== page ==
Cultural awareness was greatly improved by locally funded

Project Introspection, which produced Virgin Islands and Carib-

bean oriented curriculum materials, booklets and a student

periodical of local cultural and historical interest.

Adult education programs served 2,747 persons and a pilot

project of adult day classes to complement the nightschool was

so successful in encouraging dropouts back into the school

system that it was made a permanent program. A career educa-

tion committee, working with a consultant from the University

of Hartford and a local advisory council, helped the Depart-

ment draft one-and-five year state plans.


- 34







Another improvement was the establishment of education

programs funded by the National Diffusion Network to help

schools develop and implement ways for planned changes. A

staff member was appointed to introduce problem solving pro-

grams in a number of key areas such as the early prevention

of school failure, personalized approaches to continuous pro-

gress in reading and language arts and individualized curricu-

lum for pre-kindergarten through third grade.

A state director of Special education was appointed, with

staff, and work began to bring the territory in compliance with

public law 94-182. The governor's Handicap Child Find Program

went into full operation with placement of 80 percent of the

identifiable students and individual education plans were

developed for all special education students.

The Department's Office of Federal Programs negotiated

$6.7 million in grants for the fiscal year, which funded many

of the activities mentioned earlier. Some 5,000 students par-

ticipated in a school lunch survey, which was completed and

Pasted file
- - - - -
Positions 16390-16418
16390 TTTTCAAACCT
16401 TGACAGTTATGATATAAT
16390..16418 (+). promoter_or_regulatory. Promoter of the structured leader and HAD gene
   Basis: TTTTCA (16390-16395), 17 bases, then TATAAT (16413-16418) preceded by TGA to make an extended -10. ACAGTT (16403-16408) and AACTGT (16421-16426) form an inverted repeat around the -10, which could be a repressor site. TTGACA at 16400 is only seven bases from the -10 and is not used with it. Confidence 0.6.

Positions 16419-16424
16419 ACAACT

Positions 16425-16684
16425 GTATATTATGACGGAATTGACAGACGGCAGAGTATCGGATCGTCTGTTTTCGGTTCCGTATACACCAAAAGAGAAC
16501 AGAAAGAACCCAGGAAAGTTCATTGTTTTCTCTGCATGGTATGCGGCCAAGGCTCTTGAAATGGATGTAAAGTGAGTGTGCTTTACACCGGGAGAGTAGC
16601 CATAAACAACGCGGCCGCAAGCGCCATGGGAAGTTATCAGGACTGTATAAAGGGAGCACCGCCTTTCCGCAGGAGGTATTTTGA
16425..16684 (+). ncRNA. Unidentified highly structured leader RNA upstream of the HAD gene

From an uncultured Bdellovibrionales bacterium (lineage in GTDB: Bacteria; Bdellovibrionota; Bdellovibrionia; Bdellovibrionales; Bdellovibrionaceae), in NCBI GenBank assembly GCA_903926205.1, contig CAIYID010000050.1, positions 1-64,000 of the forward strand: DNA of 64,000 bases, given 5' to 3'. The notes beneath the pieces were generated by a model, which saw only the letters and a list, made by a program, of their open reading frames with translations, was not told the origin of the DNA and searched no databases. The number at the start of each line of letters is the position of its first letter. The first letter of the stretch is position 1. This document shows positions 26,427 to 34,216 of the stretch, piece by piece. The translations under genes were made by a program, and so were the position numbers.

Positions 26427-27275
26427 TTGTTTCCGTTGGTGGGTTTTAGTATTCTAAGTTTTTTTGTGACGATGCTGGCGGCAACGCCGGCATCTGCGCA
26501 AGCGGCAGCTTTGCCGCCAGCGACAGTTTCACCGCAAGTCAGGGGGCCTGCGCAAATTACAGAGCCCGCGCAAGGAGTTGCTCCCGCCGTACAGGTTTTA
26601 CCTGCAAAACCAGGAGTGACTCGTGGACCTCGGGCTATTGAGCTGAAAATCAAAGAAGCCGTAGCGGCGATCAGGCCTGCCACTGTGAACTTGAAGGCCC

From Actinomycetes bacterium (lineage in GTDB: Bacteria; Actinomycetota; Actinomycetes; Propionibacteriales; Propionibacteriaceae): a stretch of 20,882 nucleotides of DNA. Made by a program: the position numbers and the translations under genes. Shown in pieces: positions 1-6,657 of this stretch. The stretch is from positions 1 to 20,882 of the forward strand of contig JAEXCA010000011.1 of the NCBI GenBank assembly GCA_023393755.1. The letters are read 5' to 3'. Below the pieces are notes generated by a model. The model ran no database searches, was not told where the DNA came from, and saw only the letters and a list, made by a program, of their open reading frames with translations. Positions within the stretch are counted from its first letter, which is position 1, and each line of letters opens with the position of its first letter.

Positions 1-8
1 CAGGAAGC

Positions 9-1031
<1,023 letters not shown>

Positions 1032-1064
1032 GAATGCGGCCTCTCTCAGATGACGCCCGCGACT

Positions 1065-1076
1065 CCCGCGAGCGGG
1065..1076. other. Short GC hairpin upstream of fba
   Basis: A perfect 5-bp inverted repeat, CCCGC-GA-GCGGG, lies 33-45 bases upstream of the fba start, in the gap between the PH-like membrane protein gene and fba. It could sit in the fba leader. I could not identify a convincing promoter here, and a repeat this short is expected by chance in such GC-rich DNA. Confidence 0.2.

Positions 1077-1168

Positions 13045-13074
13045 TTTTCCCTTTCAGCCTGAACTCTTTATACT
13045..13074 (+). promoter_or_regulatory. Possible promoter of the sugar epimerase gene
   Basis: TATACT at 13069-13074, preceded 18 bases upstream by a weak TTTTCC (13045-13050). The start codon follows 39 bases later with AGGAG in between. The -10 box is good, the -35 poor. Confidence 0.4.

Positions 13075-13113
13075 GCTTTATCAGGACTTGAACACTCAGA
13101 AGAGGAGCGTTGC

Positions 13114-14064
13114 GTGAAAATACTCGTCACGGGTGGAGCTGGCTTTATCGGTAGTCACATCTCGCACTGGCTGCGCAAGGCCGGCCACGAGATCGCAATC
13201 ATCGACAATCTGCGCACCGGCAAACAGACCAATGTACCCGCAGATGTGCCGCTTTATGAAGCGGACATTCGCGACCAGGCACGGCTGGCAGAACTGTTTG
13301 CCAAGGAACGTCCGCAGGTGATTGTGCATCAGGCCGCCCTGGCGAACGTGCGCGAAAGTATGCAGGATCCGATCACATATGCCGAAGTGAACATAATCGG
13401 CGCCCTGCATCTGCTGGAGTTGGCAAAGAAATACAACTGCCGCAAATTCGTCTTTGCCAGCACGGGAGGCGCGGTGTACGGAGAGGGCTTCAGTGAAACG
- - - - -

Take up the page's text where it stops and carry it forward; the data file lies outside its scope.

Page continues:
accepted by the U.S. Department of Agriculture for the reim-

bursement of slightly more than $2.2 million for public and

private school lunches.

Interscholastic athletic competition expanded to inter-

national levels with the participation of three high schools

in tackle football competition with Puerto Rican teams and a

championship basketball team that toured the Dominican Republic.

Several high school athletes did well at the Penn Relays and

preparations began for participation in various events of the

35 -







Central American and Caribbean Games, scheduled to be held in

Medellin, Colombia.

The role of the Division of Vocational-Technical Education

has gradually changed through the years from one of being pri-

marily a vehicle to provide technical and vocational programs

for the in-school youth to that of becoming an integral part

of the social and economical development of the territory.

The division is expanding its programs and facilities in

order to become more responsive to the educational needs of

the unemployed, the underemployed, retrainable adults and dis-

advantaged youths in order to give them the opportunities to

acquire skills to become part of the human resources pool.

It offered 23 occupational programs that served 2,019

students in grades 9 through 12, which provided the base for

entry-level employment. There were 72 students who partici-

pated in on-the-job training during the year.

The most popular programs were home economics, which had

877 enrollees, and business and office with 499. The next

highest enrollment, far down the list in popularity was auto-

motive trades, with 90. Of the total enrollees of 2,019, 389

or about 19 per cent completed programs.

In the pre-vocational program there were 3,260 enrollees

at the junior high school level. The hands-on experiences

offered increased their occupational awareness and knowledge

about the world of work.


- 36 -







DEPARTMENT of Personnel: 390
FINANCE Appropriation: $5,238,031


The working relationship of the Department of Finance with

the Internal Revenue Service and the U. S. Customs Service were

brought closer together and resulted in stronger joint efforts

to resolve problems of mutual concern.

During the year several meetings were held with officials

of the Internal Revenue Service and the Virgin Islands Govern-